others continue to remain stable. According to the U.S Bureau of Labor Statistics, industries such as health care, government, education, and information technology continue to provide strong prospects. Research these industries to determine which positions will allow you to apply your skills and experiences.
- Log on. LinkedIn has become a valuable tool for learning about job opportunities, connecting with people in your profession, and learning about trends and opportunities in the field. You can be in contact with large numbers of people while determining how engaged you want to be, from just listening to the discussions to posting to the conversations.
- Clean up your profile. Your online image is just as important as your face‐to‐face image. When you invite people into your Facebook network, you are linking to their networks, the people they have in their networks, and so on. You never know what employers are checking the sites for information on you as a potential candidate so professionalism is critical. In addition, you should be selective about the people you invite into your network because what they say about you could impact whether you get a job or not.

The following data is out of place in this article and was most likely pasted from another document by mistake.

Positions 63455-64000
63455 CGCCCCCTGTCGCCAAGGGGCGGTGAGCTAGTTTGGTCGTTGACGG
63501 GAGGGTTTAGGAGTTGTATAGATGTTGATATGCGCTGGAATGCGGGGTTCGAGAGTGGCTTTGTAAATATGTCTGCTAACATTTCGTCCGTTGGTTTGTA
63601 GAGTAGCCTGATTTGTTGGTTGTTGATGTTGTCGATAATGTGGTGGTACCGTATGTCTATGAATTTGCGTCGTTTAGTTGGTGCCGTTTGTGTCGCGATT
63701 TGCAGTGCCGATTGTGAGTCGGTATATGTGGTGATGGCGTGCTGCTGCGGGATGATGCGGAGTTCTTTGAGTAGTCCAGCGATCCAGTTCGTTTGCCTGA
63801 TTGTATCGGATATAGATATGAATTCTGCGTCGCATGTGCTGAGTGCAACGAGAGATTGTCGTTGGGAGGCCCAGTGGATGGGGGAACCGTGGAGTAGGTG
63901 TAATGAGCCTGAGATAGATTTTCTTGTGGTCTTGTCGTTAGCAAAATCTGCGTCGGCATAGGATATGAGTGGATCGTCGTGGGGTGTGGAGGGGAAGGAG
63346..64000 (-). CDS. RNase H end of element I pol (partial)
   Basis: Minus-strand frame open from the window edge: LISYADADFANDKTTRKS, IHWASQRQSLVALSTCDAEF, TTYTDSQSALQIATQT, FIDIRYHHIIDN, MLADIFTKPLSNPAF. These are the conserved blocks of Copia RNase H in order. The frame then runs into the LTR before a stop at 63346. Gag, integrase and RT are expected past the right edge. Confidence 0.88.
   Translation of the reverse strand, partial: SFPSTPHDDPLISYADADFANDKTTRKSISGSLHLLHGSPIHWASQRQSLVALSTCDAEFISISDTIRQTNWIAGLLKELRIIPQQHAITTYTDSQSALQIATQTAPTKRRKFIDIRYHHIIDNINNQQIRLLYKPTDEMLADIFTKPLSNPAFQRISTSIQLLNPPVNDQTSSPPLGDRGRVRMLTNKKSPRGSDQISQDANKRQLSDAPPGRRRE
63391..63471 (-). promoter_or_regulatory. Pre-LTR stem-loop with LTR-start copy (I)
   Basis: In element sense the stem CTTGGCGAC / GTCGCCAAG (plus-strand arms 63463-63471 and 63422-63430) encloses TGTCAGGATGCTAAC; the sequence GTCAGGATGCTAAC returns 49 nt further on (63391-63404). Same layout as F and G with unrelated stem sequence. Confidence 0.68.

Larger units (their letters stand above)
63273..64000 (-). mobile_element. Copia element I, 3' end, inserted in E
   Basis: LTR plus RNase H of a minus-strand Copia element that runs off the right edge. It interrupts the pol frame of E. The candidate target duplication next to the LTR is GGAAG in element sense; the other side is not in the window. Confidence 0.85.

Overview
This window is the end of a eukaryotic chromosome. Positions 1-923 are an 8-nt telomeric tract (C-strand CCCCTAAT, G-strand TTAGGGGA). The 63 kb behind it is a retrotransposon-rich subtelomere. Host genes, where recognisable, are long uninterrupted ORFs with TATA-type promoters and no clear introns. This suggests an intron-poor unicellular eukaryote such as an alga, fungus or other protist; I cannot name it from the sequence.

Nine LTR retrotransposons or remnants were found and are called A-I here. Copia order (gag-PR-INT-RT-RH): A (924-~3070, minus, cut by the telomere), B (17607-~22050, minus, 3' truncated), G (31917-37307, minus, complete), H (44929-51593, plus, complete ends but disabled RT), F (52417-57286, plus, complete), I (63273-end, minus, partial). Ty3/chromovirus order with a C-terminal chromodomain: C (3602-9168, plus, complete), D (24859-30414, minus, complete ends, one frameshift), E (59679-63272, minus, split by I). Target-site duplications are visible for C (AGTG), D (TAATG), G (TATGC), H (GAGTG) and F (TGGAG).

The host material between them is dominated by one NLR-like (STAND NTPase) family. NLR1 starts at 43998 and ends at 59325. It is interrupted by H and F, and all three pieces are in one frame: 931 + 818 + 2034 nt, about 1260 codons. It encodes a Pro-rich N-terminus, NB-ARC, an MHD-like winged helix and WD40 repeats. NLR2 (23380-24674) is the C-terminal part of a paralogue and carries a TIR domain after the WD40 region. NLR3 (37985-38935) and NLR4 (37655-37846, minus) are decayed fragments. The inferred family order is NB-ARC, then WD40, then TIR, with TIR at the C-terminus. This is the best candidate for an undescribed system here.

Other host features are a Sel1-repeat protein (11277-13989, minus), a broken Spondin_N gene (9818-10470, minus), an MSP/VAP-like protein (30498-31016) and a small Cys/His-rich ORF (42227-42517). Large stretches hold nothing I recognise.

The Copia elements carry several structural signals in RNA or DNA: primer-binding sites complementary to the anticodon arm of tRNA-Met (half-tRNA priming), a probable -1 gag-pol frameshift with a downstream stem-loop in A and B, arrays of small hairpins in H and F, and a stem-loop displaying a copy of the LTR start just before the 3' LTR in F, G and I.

- Keep a record. Since job hunting can take weeks or months, it is helpful to maintain a record. Keep track of the contact information for individuals in your network and prospective employers. Include deadlines, actions taken, and results. In addition, keep copies of job descriptions, applications submitted, and correspondence sent. Use a notebook, database, and/or calendar so your job search is organized and efficient. Review the information daily to determine if there are steps that need to be taken and to see how much you have accomplished.